Re: [rrg] Rebuttal to Critique of “Enhanced Efficiency of Mapping Distribution Protocols in Map-and-Encap Schemes”

Robin Whittle <> Mon, 22 February 2010 08:22 UTC

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From: Robin Whittle <>
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Subject: Re: [rrg] Rebuttal to Critique of “Enhanced Efficiency of Mapping Distribution Protocols in Map-and-Encap Schemes”
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Short version:  I think most of the end-user networks which will be
                using the new scalable "edge" space provided by CES
                architectures will only need one or a handful of IPv4
                addresses.  I think their usage of this space will
                be pretty scattered between ETRs all over the place.

Hi Sriram,

Thanks for your message concerning my critique.  Here are some
thoughts on address allocation for CES "edge" space.

I don't think current patterns of use of BGP advertised prefixes will
help much in predicting how space will be used in a CES system.  The
current usage of PI space depends on how RIRs allocate the space and
how the current PI end-user networks actually use it.

In solving the routing scaling problem, most of the users of
multihomable, portable, space will be different and generally smaller
organisations than those who currently have PI prefixes.  They will
be far more numerous and my guess is that the probably won't be
obtaining space directly from RIRs.

To get any accurate idea of future usage patterns for the new
scalable "edge" space, firstly, one would have to determine how space
was allocated to end-user networks with such a system - then one
would need to imagine how a wide variety of end-user networks (EUNs)
might use them.

With Ivip, I anticipate that most EUNs will obtain space from a
company which "owns" or runs a Mapped Address Block (MAB) - a large
(short prefix) prefix of space which is advertised in the DFZ as a
single prefix.  Hundreds or thousands of EUNs would lease space from
within a single MAB.  They would presumably get contiguous chunks of
space, but perhaps they want more and then lease a second chunk.

I am sure that the great majority of EUNs will be happy with less
than 256 IPv4 addresses.  The number of /24s in the DFZ greatly
outnumbers any other shorter prefix:

     /8	    21   0.01%
     /9	    10 	 0.00%
    /10	    25 	 0.01%
    /11	    65 	 0.02%
    /12	   187 	 0.06%
    /13	   391 	 0.12%
    /14	   662 	 0.21%
    /15	  1236 	 0.39%
    /16	 10946 	 3.48%
    /17	  5165 	 1.64%
    /18	  8723 	 2.77%
    /19	 18101 	 5.75%
    /20	 21995 	 6.99%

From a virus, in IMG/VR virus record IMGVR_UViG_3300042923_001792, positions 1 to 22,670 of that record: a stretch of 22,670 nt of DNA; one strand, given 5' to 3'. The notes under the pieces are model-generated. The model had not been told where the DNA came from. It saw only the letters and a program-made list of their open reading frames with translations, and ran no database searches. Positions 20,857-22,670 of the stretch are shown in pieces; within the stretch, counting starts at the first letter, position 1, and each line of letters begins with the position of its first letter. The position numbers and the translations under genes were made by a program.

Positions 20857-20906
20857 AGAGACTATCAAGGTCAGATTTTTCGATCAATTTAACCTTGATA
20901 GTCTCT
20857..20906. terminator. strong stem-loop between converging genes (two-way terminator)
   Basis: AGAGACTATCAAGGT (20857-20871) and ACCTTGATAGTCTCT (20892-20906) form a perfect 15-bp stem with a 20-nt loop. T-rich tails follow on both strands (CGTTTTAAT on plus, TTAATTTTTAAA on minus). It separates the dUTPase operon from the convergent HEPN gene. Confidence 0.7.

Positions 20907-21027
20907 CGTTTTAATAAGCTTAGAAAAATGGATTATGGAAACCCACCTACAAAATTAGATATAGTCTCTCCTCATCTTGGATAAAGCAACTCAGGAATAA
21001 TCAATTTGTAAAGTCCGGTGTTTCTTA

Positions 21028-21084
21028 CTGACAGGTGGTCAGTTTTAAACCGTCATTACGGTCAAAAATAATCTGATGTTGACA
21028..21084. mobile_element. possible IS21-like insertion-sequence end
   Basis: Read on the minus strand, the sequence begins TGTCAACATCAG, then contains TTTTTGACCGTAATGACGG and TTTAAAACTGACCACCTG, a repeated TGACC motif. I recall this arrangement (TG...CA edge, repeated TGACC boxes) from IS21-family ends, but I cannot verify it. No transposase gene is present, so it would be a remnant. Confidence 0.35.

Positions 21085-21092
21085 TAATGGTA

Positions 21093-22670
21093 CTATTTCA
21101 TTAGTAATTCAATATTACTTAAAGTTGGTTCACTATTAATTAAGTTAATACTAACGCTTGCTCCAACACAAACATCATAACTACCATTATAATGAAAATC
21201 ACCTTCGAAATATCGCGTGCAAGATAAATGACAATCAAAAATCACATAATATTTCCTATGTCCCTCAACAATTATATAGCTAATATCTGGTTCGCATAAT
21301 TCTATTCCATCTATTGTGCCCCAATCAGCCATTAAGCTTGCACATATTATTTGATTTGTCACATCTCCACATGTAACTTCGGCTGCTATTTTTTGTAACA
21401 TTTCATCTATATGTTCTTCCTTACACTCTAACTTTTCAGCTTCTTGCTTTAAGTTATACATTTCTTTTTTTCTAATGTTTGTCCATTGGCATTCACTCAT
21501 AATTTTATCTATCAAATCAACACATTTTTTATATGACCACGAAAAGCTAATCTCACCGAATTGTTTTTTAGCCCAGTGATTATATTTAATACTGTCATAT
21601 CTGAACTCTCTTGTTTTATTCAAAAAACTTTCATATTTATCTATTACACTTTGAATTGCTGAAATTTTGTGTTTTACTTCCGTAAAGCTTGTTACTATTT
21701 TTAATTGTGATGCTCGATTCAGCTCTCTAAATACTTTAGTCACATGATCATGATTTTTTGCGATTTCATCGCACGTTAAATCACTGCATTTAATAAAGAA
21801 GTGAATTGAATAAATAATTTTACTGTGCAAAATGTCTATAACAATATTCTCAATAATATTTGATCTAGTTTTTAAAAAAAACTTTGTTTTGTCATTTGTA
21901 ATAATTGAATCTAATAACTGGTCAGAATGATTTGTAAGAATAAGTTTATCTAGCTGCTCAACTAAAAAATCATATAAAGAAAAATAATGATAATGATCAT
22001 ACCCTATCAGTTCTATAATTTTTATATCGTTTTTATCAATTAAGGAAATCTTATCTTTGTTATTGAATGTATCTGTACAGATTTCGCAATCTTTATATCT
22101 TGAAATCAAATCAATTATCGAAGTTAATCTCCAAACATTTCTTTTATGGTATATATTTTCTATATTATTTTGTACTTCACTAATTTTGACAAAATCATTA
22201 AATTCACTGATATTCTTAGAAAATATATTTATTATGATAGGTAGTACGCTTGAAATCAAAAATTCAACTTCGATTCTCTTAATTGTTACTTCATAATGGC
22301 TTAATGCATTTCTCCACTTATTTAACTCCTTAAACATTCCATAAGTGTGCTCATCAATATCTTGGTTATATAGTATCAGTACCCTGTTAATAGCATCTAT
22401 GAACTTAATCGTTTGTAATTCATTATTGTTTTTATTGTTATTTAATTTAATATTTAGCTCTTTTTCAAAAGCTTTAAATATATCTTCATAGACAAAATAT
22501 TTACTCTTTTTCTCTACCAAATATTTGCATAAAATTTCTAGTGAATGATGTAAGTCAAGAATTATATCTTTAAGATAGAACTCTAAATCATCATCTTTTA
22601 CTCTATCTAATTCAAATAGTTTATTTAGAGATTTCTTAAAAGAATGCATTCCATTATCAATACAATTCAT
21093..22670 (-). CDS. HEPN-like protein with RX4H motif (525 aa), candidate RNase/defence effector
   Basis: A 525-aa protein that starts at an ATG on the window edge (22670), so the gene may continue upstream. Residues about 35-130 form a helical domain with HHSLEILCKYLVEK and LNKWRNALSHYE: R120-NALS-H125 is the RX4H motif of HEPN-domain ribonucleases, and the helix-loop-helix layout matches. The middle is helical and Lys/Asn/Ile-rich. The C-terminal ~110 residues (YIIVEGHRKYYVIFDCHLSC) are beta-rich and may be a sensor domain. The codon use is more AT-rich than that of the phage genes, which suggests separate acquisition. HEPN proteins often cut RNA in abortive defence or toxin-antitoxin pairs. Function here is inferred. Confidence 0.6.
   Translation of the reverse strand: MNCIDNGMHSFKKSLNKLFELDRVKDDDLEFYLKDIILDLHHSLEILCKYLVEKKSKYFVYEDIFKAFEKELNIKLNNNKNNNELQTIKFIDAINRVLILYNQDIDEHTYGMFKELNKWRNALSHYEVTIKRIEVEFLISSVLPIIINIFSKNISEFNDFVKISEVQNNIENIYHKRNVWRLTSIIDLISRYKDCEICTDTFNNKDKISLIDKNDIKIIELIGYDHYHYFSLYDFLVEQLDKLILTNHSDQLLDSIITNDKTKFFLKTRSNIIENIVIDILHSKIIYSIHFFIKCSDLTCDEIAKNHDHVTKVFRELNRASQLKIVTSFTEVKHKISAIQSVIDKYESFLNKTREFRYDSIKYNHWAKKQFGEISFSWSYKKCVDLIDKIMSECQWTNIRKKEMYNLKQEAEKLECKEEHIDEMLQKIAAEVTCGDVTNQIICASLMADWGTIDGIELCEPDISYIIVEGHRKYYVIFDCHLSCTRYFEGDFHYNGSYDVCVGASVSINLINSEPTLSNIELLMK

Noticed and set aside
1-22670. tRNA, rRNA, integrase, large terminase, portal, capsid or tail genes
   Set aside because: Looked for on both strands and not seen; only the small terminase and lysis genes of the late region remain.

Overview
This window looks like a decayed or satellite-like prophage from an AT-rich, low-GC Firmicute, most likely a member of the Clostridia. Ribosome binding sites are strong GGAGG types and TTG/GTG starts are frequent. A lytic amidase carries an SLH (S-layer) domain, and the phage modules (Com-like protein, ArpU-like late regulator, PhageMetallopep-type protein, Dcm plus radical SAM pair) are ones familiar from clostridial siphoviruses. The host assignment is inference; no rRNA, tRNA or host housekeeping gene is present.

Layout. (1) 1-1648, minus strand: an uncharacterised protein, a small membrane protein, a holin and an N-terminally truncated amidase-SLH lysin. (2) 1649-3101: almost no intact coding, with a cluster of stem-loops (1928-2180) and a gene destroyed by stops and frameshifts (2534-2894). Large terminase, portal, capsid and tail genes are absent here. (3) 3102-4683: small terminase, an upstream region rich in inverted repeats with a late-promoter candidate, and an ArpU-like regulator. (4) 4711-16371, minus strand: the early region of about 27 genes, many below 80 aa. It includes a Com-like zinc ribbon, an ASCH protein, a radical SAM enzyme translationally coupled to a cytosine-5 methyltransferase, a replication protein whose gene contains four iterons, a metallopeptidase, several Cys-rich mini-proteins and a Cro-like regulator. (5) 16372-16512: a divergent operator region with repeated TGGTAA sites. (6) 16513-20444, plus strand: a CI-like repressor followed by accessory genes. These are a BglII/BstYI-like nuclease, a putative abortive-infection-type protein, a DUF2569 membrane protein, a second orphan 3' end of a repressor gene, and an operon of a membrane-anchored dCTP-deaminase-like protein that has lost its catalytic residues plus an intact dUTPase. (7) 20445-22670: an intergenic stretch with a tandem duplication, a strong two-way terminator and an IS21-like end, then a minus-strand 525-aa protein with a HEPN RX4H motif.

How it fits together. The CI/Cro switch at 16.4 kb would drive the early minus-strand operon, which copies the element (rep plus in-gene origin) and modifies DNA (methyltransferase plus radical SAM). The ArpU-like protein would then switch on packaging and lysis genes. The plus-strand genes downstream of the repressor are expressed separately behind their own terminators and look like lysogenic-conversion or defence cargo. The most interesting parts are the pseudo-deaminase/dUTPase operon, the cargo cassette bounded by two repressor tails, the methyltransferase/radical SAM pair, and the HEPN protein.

/21	 22172 	 7.05%
    /22	 28569 	 9.08%
    /23	 28696   9.12%
    /24 164513  52.28%

Just over half of advertised prefixes are /24, though the percentage
has dropped a few points in the last decade.  /24 is the smallest
chunk of PI space which can be used, due to convention on filtering
out longer prefixes.

These /24s are presumably almost all PI prefixes of EUNs.  Since the
actual needs of EUNs will vary considerably, it is reasonable to
assume from this distribution that the great majority of them need
less than 256 IPv4 addresses at any one site.  If even 20% of them
needed more, we would see a bigger spill over into the numbers of
/23s than we do.

With Ivip, each micronet (separately mappable chunk of SPI "edge"
space) will be an arbitrary number of IPv4 addresses, or IPv6 /64s.
So usage of space won't be constrained by binary boundaries, and
lengths of 2, 4, 8, 16 etc.

Generally, I think the pattern will be that there will be a
contiguous chunk of space for one EUN, followed by another contiguous
chunk for another EUN.  These EUNs could have their "head office"
(usually their single site) anywhere in the world with respect to the
EUN whose space is adjacent in any MAB.

Many EUNs will have one site and so presumably one or two micronets
(EID prefixes in LISP), some will have two sites and so just a
handful of micronets, some will have three sites etc. and a few will
have a hundred sites.  So how they split their space up will vary

Many sites probably only need a single IPv4 address, or four or so.
If they had separate IPv4 addresses for mailserver, nameserver,
webserver, VoIP box and VPN access, they would be fine with 8
addresses or less.  Each one of these could be on a separate
micronet, or they could all be on one.  When multihomed some
micronets (such as a single IPv4 address per micronet) may be on one
ETR and the rest may be on the other.  However, some networks will be
able to run all these services on a single IPv4 address, or on two or
three IPv4 addresses.

My impression of what will transpire is that there would be too few
patterns of usage in which your more complex mapping system might be
helpful to make the extra complexity worthwhile - but I don't have
any data about the future!

  - Robin